fashion

I have dyspraxia – here's how it affects my beauty routine


Scalp massager: If you’re someone who never seems to get their shampoo worked into the entire scalp, or simply run out of attention span to finish the job, get yourself on Amazon to buy a scalp massager. It makes those hard-to-reach scalp areas easier to shampoo. Plus it helps to stimulate hair growth, so it’s a win win.

A dyspraxic’s guide to makeup

I’ve seen so much advice out there for dyspraxic people who struggle with makeup to avoid it altogether. I’m here to tell you that that’s absolute nonsense. Unless you want to skip makeup, of course. Do not skip foundation just because someone is telling you it’s too difficult, don’t skip blush because you think you’ll look silly, and don’t skip mascara because it ends up all over your eyelids.

Mascara: First things first, if you’re constantly dropping your mascara wand or foundation on your clothes or carpet (RIP to so many carpets), just lay a towel on your legs or by your feet. Next, get yourself a mascara guard and say goodbye to messy lids.

Brushes: The first step is getting makeup brushes you like and find easy to hold. Having poor fine motor skills means they can often be harder to hold and use. My favourites include Anisa, which have shapes that perfectly align with the contours of your face taking the guesswork out of how to use them. As well as Kohl Kreatives, where the brushes are specifically designed for motor disabilities.

Solid formulas: Me and powder just really don’t get on. I can do pressed powder if it’s an absolute must but they’re getting smashed within 5-7 business days and I can’t deal with that heartbreak any longer. I love the Rare Beauty Warm Wishes Bronzer, Pixi On-The-Glow Blush, and Charlotte Tilbury Beauty Wand Highlighter.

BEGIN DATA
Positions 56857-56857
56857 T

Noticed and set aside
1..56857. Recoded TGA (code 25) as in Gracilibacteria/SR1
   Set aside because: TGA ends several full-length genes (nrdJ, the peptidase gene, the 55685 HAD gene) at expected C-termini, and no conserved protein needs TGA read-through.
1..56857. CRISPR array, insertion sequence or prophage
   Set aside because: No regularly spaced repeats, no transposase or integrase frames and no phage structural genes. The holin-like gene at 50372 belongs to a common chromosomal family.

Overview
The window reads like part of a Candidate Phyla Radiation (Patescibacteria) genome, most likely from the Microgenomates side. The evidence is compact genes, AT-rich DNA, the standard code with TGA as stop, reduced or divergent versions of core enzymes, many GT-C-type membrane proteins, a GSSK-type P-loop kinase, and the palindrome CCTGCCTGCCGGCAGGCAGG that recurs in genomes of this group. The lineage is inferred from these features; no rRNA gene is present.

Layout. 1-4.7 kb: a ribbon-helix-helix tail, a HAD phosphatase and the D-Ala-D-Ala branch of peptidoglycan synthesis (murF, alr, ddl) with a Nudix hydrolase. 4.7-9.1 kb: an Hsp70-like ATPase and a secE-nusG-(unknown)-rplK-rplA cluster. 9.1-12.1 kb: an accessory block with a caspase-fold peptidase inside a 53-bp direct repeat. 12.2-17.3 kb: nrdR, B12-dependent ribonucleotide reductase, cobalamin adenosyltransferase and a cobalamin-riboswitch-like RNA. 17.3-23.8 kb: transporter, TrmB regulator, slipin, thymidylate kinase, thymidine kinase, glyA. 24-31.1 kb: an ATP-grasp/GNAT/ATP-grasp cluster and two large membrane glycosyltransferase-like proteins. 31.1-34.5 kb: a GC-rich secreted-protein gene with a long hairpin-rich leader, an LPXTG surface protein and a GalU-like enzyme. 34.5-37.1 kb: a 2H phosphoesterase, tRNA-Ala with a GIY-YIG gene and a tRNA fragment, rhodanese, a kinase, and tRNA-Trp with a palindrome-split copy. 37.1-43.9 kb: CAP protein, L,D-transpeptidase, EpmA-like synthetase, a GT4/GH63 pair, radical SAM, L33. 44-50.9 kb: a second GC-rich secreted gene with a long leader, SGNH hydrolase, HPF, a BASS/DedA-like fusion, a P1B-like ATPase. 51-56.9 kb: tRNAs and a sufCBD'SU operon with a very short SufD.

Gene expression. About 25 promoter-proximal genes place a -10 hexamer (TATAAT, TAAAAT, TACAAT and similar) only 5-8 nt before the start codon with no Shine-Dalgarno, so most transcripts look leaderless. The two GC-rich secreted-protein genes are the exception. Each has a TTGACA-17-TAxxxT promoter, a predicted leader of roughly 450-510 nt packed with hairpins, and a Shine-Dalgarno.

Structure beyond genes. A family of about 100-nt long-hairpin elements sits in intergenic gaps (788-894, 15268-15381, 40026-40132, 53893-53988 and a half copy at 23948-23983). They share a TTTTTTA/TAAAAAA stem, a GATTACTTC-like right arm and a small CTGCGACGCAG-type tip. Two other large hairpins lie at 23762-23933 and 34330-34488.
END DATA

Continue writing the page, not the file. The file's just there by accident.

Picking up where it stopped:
Makeup artists always tell us: “it’s easier to add than remove” and I stick by that. In my opinion, getting truly buildable formulas that you can’t spill makes going OTT almost impossible.

A dyspraxic’s guide to skincare 

I’ve forgotten to eat dinner more times than I can count, but I’m proud to say that I’ve almost never forgotten to remove my makeup, and that’s because it’s the first thing I do when I get home. I keep the products next to the sink and have my flannels organised with easy access. Before even washing my face, I’ll line up the skincare I’m going to use that evening in order from left to right. This avoids any mishaps when using strong acids that I don’t want to double up on.

A dyspraxic’s guide to nails

 As a huge nail enthusiast, people often ask me how on earth I’m able to draw intricate nail art when I am clumsy AF. The simple answer is because I practice, I feel under no pressure and because I’ve got some pretty creative tools. Case in point: using a head torch to get a really up-close hand-free lighting situation.

If you don’t feel capable of doing your nails at all, nor have the patience (I feel you) but love nail art, why not go and see a professional? With the right manicurist, appointments can be so enjoyable. 

A dyspraxic’s guide to everything else beauty

I never, ever ever wax my brows myself. Rarely do I even pluck them, I leave that up to the professionals. And I always use a fake tan with a colour guide following Jules Von Hep’s tips for hands and feet to a T

Finally, forgetting to do all of the above is very common. Anything outside of my basic day to day grooming routine, I write down step by step in notes on my phone. Seems a bit extreme but when a dyspraxic person tells you they’re forgetful, they truly mean it.





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